Our History of Playing the sport of Lawn Bowls
The report in the Booroondara Standard September 16, 1887 on the Club’s first Annual General Meeting indicates that serious intra-club competitions were held in its fust bowling season. The following prizes are listed as having been presented: Mr. Stuart’s prize to Mr. C .J. Balcer; Mr. Swan’s prize to Mr. Vincent; Mr. McFee’s prize to Mr. Hanson and the champion medal to A. Fritsch.
The only information discovered about Auburn’s second season of bowling is that contained in the Kew and Hawthorn Express March 9 1888, which revealed that Mr. C. Luff defeated Mr. H. Holzer for the President’s prize and that
the competition for the Club’s champion medal resulted in some good play. Mr. E.L. Ault and Cr. McFee (President) keeping in to the last, when after a well-contested game, the president proved victorious by nine points, the game standing at 31-22.
Thus the belief long-held that the Club Championship was not played for in 1886-87 and 1887-88 was not correct. In fact, Annual Reports reveal that there were only two years in which the Club Championship was not part of the bowling programme.
Paucity of members and consequent barrenness of the exchequer
was the explanation given in the Eighth Annual Report for the Committee’s decision “not to offer a Champion Medal this season” and in the following year there were no contests for prizes. The President and the three Vice Presidents were requested
to allow the amounts offered by them to be applied towards reducing the debt.
Their response was one of agreement and malcing additions to the sums that would have otherwise been used for prizes.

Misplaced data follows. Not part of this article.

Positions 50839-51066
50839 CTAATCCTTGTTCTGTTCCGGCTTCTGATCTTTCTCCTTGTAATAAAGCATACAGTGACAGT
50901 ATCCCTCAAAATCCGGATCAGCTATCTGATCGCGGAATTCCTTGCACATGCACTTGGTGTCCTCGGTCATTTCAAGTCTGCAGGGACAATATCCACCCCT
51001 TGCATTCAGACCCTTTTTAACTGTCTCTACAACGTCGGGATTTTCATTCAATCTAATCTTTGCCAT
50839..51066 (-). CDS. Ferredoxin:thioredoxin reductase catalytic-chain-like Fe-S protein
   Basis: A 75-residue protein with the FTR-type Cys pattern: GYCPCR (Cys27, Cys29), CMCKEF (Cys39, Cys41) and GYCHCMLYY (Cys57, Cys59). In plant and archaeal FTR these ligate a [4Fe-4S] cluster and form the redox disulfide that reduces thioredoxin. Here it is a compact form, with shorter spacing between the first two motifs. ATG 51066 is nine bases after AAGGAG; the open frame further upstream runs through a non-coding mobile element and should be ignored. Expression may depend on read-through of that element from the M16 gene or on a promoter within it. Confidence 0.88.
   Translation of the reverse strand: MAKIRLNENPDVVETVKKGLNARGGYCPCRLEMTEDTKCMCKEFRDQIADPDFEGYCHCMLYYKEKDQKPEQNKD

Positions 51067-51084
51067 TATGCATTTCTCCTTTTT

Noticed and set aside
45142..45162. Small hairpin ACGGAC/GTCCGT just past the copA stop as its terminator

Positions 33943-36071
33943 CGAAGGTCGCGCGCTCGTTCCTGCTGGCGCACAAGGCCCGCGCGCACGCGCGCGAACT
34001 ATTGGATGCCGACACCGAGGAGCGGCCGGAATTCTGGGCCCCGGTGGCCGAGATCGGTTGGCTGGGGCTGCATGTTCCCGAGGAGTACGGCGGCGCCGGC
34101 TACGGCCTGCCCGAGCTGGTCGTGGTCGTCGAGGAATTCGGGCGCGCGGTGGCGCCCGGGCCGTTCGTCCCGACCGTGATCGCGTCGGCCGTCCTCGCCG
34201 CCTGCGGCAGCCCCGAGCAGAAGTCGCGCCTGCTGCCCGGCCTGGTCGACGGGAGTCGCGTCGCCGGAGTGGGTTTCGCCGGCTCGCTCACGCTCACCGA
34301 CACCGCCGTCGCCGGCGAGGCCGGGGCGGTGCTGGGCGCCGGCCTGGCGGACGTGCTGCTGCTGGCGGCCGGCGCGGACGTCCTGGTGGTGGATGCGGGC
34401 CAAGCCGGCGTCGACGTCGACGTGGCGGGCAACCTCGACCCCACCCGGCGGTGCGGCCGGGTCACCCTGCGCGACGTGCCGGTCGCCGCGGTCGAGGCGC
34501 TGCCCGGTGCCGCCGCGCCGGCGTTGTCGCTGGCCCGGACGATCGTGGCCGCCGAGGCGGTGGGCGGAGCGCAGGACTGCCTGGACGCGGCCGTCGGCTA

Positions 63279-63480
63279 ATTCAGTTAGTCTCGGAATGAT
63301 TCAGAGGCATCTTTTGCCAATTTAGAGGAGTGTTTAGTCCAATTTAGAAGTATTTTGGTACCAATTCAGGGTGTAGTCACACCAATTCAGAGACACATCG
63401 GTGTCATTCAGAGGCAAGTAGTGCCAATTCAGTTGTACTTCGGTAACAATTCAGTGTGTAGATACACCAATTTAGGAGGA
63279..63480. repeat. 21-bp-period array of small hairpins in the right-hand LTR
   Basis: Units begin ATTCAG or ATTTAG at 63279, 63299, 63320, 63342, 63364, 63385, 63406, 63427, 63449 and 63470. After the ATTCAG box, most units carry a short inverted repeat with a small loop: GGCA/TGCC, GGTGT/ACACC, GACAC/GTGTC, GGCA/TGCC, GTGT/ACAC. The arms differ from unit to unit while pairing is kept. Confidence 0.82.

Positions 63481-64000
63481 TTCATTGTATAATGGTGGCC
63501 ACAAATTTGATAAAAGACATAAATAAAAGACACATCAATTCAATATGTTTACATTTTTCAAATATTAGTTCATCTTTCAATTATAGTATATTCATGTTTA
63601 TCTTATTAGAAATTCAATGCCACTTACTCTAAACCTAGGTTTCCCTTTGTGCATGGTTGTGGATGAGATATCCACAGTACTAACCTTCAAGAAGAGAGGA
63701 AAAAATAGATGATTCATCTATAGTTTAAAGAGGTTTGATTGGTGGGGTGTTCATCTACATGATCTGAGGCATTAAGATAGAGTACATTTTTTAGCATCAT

In 1887-88 Auburn joined the V.B.A., the twenty-third club to do so.
Nothing is known about the extent of its success in that year.
In its second year of participation in V.B.A. games, the Club played in twelve games, winning five of them. Thirty-one players participated in these games, and while there was some measure of satisfaction expressed with the results, the Third Annual Report 1888 stressed
the importance of more assiduous practice without which it will be impossible to attain any great success in the inter-club matches.
The report indicated that selecting teams for the games was no easy matter, especially in a young club where a great many players “are about equal in skill”. Consideration had been given by the selectors to placement “so as to please as far as is possible everyone concerned”, and an aim was “to give every member of the Club a fair opportunity of participating in the matches”. Winning had been considered of secondary importance.
The Club’s bowling performance in the 1890’s began with a disastrous season in 1890-91. Only one win was recorded in the fifteen matches played. This unsatisfactory result was attributed to “the fact that we had scarcely any rink practice”.
The following year, according to the Annual Report presented on 8th September, “a system of Pennant Matches was inaugurated by the Bowling Association” and the Club was credited with seven wins in the thirteen matches played. This was to be the Club’s best year in the Pennant competition for that decade.
The first Pennant success for Auburn bowlers was to be the winning of their section in 1907-08, following a very pleasing performance in the previous season when, in a play-off for section honours, they were beaten by M.C.C.
In his comments about Auburn in The Handbook of the Sixth Bowling Carnival 1927, John P. Munro wrote
Although of a good size, the Club has rarely been very prominent in the competition for Association blue-ribbon events.
At that time that statement could not be seriously challenged. However, as the following table shows, successes since 1927 have considerably improved Auburn’s bowling image.
|1911||Champion of Austalasia||F.F. Robinson|
|1950-51||R.V.B.A||Premiers, Division 1|
|Victorian Singles Champion||G. De V. Bosisto|
|R.V.B.A||Australian Singles Champion||G. De V. Bosisto|
|R.V.B.A||Champion of Champions||G. De V. Bosisto|
|R.V.B.A||Victorian Pairs Champions||G. De V. Bosisto|
|1951-52||R.V.B.A||Victorian Singles Champion||G. De V. Bosisto|
|Australian Singles Champion||G. De V. Bosisto|
|1952-53||Australian Singles Champion||G. De V. Bosisto|
|R.V.B.A||Champion Fours “C” Grade||G. Jordan etc.|
|1969-70||R.V.B.A.||Premiers Reserve Grade 1|
|1972-73||R.V.B.A.||Victoria “B” Grade Singles Champion||D. Charlton|
|R.V.B.A.||Premiers Division “4”|